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Yesterday I noticed the following when I started removing several apps I was not going to use. The file in the rc folders (/etc/rc0.d , /etc/rc1.d.... /etc/rc6.d) associated with the deleted app was still there.

For example, after removing gammut, the file /etc/rc0.d/K20gammu-smsd was still there.

Same for the following I found:

Motion - /etc/rc0.d/K60motion
WiCD - /etc/rc0.d/K20wicd
HDDTemp - /etc/rc0.d/K20hddtemp

And so on. This also applies to other RC levels corresponding to the Single user, multi user and shutdown level.s

What do I need to do (Avoiding having to do it manually for each) to remove any trace of the app.

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I thought the purge option in apt-get deals with this(?) –  Rinzwind Apr 5 '13 at 19:32
Since these are startup scripts, and the filename start K instead of S, they should have no effect, and shouldn't even slow down the start-up process. (Or am I missing something?) Are you sure you need to remove them at all? –  Eliah Kagan Apr 5 '13 at 19:51
@LuisAlvarado Replacing S with K in the name of an rcN.d-style startup script is just the standard way of disabling the service. It's not actually killing anything. Still, your question stands--no files for these services existed in your rc... directories before the packages were installed, so there should be some automated way to get back to that state. –  Eliah Kagan Apr 5 '13 at 20:28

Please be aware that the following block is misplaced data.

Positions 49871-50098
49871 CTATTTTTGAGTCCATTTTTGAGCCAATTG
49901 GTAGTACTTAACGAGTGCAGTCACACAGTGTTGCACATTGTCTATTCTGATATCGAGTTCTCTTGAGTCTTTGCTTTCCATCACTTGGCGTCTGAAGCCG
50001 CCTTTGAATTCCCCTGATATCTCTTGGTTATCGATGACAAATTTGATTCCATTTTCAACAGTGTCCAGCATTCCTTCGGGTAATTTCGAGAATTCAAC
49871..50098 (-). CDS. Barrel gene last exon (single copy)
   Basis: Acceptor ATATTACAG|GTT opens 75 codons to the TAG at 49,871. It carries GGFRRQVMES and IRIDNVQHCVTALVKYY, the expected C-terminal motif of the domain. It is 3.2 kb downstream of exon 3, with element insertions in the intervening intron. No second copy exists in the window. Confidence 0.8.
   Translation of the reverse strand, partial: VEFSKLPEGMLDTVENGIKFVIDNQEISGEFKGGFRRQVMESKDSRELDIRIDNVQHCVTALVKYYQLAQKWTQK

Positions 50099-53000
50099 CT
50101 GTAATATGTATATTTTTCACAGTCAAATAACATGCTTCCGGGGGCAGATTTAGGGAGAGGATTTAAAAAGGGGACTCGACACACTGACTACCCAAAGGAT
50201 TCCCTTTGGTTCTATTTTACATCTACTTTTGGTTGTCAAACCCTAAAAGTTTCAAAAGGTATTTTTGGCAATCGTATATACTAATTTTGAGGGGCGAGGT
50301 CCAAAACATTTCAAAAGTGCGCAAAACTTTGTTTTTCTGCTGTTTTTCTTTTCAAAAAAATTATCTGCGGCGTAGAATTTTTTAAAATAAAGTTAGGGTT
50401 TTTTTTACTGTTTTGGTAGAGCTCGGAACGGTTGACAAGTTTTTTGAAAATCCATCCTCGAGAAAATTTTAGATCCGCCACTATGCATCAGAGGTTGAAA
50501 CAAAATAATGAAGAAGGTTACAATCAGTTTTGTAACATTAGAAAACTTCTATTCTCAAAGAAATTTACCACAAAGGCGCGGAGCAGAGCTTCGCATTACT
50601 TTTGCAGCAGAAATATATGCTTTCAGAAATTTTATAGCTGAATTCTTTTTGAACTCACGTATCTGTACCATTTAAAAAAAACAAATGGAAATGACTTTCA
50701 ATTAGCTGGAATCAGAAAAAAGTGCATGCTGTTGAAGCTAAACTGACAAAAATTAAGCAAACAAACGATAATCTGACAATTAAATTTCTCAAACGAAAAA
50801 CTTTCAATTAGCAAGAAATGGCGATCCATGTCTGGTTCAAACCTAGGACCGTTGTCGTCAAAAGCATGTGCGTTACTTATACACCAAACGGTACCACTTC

@LuisAlvarado Yep, 1 millibyte per app. :) –  Eliah Kagan Apr 5 '13 at 20:35
@Jai S starts a service, K kills it. –  Luis Alvarado Apr 15 '13 at 16:25
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1 Answer 1

I filed a bug on this once a long time ago.

Ubuntu devs consider this a feature.

Remember that Ubuntu is a multi-user operating system, unlike Windows which pretends to be multi-user but actively prevents users from using it at the same time.

The application install and the user settings are separated so that users can carry their settings around to different computers regardless of the application's install state, and so that if the administrator uninstalls the application the user can retain their settings.

It's also there so that if you change your mind about installing an application and re-install it you'll still have all your settings. Android works the same way.

That's the long answer. The short answer is there's no way to associate which dot folder goes with which application programatically, so there's no feature that can be turned on to automatically remove that data.

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